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The Shepherd

The Shepherd

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The Baal Shem Tov was once shown from heaven that a certain simple man called Moshe the Shepherd served G‑d, blessed be He, better than he did. He longed to meet this shepherd, so he ordered his horses harnessed to his coach, and traveled, with a few of his disciples, to the place where he was told the shepherd lived.

They stopped in a field at the foot of a hill, and saw, on the hillside above them, a shepherd who was blowing his horn to call his flock. After the sheep gathered to him, he led them to a nearby trough to water them. While they were drinking, he looked up to heaven and began to call out loudly, “Master of the world, You are so great! You created heaven and earth, and everything else! I’m a simple man; I’m ignorant and unlearned, and I don’t know how to serve You or praise You. I was orphaned as a child and raised among gentiles, so I never learned any Torah. But I can blow on my shepherd’s horn like a shofar, with all my strength, and call out, ‘The L-rd is G‑d!’” After blowing with all his might on the horn, he collapsed to the ground, without an ounce of energy, and lay there motionless until his strength returned.

Then he got up and said, “Master of the world, I’m just a simple shepherd; I don’t know any Torah, and I don’t know how to pray. What can I do for You? The only thing I know is to sing shepherds’ songs!” He then began to sing loudly and fervently with all his strength until, again, he fell to the earth, exhausted, without an ounce of energy.

After recovering, he got up again and began to call out, “Master of the world! What is it worth that I blew on my horn and sang songs for You, when You’re so great? What more can I do to serve You?” He paused for a moment and said, “There’s something else I know how to do, and I’ll do it for Your honor and glory!” He then stood on his head and began to wave his feet wildly in the air. Then he did somersaults one after the other, until he collapsed on the ground, exhausted. The Baal Shem Tov and his disciples watched all this from a distance, in amazement.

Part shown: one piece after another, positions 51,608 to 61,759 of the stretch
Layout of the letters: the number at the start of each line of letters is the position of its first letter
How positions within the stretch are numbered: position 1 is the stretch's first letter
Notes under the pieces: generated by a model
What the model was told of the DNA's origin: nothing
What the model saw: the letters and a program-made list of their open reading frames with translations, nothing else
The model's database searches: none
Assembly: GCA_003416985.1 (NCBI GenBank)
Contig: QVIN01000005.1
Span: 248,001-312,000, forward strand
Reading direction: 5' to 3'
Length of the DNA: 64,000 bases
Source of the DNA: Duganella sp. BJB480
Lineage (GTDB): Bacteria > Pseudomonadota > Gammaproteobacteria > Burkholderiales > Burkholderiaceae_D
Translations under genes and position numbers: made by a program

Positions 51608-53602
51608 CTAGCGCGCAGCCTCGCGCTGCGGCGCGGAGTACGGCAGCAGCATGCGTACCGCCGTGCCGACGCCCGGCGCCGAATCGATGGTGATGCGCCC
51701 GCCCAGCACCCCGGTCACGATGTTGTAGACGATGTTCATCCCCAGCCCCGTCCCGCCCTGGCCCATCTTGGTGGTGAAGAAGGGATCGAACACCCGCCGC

The shepherd lay there silently until his strength returned. Again, he began to speak and said, “Master of the world, I’ve done what I can, but I know it’s not enough! What more can I do to serve You?” After pausing to reflect, he said, “Yesterday, the nobleman who owns the flock made a feast for his servants, and when it ended, he gave each of us a silver coin. I’m giving that coin to You as a gift, O G‑d, because You created everything and You feed all Your creatures, including me, Moshe the little shepherd!” Saying this, he threw the coin upward.

At that moment, the Baal Shem Tov saw a hand reach out from heaven to receive the coin. He said to his disciples, “This shepherd has taught me how to fulfill the verse: ‘You shall love the L‑rd your G‑d with all your heart, with all your soul and with all your might.’”

From The Light and Fire of The Baal Shem Tov by Yitzhak Buxbaum, Copyright 2005 by the author. Reprinted by permission of The Continuum International Publishing Group. To purchase this book click here.
© Copyright, all rights reserved. If you enjoyed this article, we encourage you to distribute it further, provided that you comply with Chabad.org's copyright policy.
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Discussion (12)
August 10, 2012
the Good shepherd
Was king David not a shepherd of the sheep, and David was a man after G-d's own heart. as David would have to watch over the flock, to keep the wolves away, and He would use His staff to keep away the wolves by day and night. And would the Lord not also be like a Good shepherd towards us, so that He watches over us His sheep, and keep us in His care?
Sylvia commerford
chilliwack , Canada
August 2, 2012
re sylvia commerfords comment
you just don't get it
emily
saskatoon, canada
May 30, 2012
To Sylvia..